Learn to swim with Baby Annabell and Rebecca Adlington
Is your child like a fish in the water or do they scream just getting their toes wet? Learning to swim is an important milestone in every child’s development – and a vital skill they will use throughout their lifetime.
Baby Annabell – the UK’s number one selling large doll brand – has partnered with Olympic swimmer Rebecca Adlington to celebrate the launch of the new Baby Annabell Learns to Swim doll and discover her top tips for encouraging children to take the plunge. Babbling happily, the Baby Annabell Learns To Swim doll splashes, moves her arms and legs when she comes into contact with water, and floats on her back.
Rebecca Adlington says: “Learning to swim is an important milestone, helping to instil confidence from an early age as well as being a really fun bonding experience between a parent and child. If your little one is nervous it can be a challenging process – expect plenty of tears and tantrums, however initial fears can be overcome by slowly building confidence and trust.”
Whether your child is an anxious swimmer or an excited water baby, Rebecca Adlington’s top tips will help turn your child into a little Olympian in no time –
- Children can be initially nervous of the water, baby steps and lots of praise will help them overcome a lack of confidence. Try taking them alone to just watch for the first time, then toes in next time and so on, along with lots of positive praise to help encourage them to take that first dip.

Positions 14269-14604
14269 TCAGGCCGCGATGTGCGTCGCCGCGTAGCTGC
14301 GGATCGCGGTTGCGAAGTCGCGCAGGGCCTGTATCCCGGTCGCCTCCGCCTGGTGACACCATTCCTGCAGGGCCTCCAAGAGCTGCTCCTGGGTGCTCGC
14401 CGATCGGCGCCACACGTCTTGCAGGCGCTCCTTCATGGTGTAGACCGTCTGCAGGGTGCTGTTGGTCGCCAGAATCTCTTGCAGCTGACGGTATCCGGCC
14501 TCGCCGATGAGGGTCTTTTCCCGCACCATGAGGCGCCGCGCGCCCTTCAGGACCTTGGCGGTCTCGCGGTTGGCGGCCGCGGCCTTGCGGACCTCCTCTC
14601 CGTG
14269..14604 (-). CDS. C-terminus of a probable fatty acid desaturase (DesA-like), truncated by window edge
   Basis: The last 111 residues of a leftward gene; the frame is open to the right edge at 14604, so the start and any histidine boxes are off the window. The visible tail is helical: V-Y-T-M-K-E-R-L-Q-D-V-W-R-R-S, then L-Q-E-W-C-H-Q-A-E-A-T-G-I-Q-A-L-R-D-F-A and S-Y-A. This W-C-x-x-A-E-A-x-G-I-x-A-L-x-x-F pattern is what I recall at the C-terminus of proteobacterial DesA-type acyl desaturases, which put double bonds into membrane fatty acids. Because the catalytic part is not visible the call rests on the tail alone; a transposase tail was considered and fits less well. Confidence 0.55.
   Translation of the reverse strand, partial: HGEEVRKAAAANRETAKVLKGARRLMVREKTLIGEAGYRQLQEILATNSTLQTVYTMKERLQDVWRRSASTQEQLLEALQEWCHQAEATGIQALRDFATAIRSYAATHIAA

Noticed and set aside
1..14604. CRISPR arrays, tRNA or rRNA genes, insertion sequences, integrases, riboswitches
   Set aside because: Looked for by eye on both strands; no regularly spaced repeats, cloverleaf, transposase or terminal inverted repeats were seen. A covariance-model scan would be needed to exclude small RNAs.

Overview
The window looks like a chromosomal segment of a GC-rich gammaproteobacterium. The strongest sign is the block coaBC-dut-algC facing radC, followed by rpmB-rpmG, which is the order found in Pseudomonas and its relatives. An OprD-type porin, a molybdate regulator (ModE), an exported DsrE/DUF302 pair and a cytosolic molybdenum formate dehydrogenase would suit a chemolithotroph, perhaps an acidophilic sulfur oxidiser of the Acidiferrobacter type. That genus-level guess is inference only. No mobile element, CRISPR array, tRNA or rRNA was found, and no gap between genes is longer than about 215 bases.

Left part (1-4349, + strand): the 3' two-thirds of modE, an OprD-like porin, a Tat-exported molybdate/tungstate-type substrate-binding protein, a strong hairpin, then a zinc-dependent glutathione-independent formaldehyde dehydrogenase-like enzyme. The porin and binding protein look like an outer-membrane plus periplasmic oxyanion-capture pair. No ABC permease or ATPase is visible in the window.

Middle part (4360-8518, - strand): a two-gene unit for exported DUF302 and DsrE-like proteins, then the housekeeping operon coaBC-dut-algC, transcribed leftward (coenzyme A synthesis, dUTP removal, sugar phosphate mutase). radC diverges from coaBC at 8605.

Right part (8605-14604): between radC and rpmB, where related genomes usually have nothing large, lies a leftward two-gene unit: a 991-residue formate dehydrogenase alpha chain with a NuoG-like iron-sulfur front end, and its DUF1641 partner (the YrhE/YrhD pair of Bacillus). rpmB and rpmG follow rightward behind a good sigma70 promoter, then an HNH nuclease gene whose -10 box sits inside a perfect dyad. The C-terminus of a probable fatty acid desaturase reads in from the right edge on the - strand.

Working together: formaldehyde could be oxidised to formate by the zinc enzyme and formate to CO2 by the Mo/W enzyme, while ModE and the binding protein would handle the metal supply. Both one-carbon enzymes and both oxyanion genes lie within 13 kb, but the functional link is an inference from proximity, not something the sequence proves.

- Toys are a brilliant tool, they are such a good distraction for anyone who doesn’t normally like putting their face in the water or splashing. Toys such as the new Baby Annabell Learns to Swim doll are a great way to give children (and parents!) the courage to take those first steps towards swimming.
- Swimming is huge bonding experience. The learning process is a lot to do with trust and really builds a closer relationship between and parent and child. For this reason, try not to use your phone during lessons to avoid distractions.
- The younger you start swimming lessons the better. I took Summer from 3 weeks old. It is all about building confidence and awareness of the water from a young age. Swimming also helps with a child’s muscular development and is fantastic for understanding their physical abilities.
- Make good use of the equipment that’s there. Whether it’s armbands, noodles, or vests, use whatever your child is more comfortable with. I tend to do five minutes with floatation equipment and five without, this helps when they’re really young and still building confidence.
- Mix up who takes the child swimming. Whether its Mum, Dad, Grandparents etc. It’s good to go with someone they trust whilst getting used to swimming with different people.